Dollar Depreciation and Inflation
Since its most recent peak on February 27, 2002, the dollar has depreciated more than 12% on a trade-weighted average basis against the currencies of our major trading partners. Surprisingly, this hefty depreciation has had relatively little impact on the prices of most traded goods in the U.S. When the dollar depreciates in foreign exchange markets, the dollar prices of foreign goods will rise, and foreign-currency prices of U.S. goods will fall. As a consequence, worldwide demand will tilt away from foreign-made goods and toward U.S. products. The dollar prices of traded goods in the U.S.—imports and exports— should rise.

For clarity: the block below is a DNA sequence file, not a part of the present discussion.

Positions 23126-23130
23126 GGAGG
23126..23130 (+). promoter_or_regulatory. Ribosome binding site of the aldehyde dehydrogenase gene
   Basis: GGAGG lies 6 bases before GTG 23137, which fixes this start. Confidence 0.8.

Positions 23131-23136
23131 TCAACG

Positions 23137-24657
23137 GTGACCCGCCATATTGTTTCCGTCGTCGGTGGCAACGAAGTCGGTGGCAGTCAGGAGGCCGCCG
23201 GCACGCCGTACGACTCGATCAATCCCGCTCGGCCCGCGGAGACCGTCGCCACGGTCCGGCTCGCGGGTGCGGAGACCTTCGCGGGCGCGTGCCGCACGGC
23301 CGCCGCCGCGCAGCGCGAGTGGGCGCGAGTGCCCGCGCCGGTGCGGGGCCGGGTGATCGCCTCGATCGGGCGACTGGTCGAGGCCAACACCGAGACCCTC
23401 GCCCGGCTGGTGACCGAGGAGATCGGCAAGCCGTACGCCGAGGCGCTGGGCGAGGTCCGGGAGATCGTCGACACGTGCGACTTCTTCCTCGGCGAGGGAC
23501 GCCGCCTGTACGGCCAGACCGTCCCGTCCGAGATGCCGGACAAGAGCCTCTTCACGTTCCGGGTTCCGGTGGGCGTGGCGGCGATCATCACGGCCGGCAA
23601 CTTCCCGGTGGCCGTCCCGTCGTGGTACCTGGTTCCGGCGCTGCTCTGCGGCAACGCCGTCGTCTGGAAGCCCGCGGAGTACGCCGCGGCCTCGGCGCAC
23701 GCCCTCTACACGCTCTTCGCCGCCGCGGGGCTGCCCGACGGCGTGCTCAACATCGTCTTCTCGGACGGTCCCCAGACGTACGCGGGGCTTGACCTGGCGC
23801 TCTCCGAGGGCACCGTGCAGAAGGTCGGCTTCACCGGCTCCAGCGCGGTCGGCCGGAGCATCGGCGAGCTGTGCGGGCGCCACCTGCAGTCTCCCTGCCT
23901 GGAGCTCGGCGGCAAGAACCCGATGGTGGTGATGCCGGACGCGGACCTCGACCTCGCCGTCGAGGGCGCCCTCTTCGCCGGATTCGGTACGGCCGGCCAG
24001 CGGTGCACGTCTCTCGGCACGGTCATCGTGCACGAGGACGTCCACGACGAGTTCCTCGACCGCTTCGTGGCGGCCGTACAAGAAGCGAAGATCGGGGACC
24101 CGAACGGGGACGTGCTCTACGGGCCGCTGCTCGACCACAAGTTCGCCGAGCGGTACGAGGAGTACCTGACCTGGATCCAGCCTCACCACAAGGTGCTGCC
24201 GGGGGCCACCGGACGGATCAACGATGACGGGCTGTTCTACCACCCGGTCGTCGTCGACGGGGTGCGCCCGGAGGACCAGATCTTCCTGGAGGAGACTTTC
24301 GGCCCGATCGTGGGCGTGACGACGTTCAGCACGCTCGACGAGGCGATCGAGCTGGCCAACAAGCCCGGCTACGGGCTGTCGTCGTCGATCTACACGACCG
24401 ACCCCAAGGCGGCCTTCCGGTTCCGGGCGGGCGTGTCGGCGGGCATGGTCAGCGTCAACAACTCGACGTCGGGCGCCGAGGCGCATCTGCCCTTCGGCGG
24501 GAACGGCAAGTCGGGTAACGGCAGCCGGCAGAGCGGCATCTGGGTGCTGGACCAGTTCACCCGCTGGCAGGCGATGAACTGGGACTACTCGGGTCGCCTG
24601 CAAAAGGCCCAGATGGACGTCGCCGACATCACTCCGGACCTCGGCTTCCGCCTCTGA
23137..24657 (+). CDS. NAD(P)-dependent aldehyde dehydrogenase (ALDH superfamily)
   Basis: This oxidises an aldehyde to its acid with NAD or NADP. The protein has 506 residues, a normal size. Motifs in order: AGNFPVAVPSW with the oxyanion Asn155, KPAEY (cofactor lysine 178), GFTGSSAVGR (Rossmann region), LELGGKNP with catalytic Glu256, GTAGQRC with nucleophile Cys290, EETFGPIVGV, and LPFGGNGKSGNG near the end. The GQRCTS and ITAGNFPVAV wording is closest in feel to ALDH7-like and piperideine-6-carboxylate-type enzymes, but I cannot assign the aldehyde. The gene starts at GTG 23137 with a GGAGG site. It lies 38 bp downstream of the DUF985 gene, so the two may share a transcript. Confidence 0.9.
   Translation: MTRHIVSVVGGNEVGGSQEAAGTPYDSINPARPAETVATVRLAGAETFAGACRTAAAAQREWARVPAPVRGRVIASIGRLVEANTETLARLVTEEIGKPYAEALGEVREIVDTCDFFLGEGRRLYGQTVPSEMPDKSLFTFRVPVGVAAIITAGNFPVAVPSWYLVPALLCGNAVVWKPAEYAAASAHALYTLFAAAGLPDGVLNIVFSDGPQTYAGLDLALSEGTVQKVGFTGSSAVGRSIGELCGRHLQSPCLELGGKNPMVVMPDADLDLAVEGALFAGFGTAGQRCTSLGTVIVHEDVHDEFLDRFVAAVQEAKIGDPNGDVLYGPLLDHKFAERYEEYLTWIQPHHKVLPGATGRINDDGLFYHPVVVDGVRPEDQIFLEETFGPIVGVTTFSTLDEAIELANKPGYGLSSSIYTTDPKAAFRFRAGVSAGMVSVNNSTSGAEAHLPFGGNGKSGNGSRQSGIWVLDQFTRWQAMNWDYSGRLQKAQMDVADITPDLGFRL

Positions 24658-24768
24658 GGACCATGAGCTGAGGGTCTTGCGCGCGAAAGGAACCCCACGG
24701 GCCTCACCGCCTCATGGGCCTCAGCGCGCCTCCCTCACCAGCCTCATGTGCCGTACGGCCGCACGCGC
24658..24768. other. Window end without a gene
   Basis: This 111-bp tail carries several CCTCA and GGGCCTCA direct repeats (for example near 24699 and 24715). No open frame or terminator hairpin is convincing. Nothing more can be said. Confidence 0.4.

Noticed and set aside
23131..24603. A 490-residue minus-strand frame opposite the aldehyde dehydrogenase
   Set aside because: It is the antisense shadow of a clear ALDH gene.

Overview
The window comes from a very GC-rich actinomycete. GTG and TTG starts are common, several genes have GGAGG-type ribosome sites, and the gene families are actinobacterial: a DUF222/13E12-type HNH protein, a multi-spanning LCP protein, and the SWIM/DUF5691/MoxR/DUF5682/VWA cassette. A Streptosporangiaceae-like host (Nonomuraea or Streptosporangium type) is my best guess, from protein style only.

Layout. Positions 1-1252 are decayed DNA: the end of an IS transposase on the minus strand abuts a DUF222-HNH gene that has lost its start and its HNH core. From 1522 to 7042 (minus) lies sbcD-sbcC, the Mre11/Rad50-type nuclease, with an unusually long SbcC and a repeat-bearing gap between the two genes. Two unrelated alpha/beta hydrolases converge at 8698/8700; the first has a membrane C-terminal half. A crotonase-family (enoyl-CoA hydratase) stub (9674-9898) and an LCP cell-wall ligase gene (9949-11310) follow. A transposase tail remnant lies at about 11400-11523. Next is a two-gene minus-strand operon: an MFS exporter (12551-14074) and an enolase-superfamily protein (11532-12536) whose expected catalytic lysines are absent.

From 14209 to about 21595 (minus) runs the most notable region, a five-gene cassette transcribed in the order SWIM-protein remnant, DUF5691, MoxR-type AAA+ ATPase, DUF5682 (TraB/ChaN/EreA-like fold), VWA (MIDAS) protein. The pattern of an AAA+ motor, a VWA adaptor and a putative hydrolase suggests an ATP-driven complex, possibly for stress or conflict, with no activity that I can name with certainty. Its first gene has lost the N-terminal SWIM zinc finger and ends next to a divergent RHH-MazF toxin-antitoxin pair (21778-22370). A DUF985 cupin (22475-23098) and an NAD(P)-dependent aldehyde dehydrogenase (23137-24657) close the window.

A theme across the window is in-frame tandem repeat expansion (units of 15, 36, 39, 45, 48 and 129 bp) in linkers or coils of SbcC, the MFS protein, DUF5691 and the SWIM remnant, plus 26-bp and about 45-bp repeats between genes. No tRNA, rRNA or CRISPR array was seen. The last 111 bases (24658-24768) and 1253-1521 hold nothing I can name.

Suggested citation: "Dollar Depreciation and Inflation," Federal Reserve Bank of Cleveland, Economic Trends, no. 04-04, pp. 08, 04.01.2004.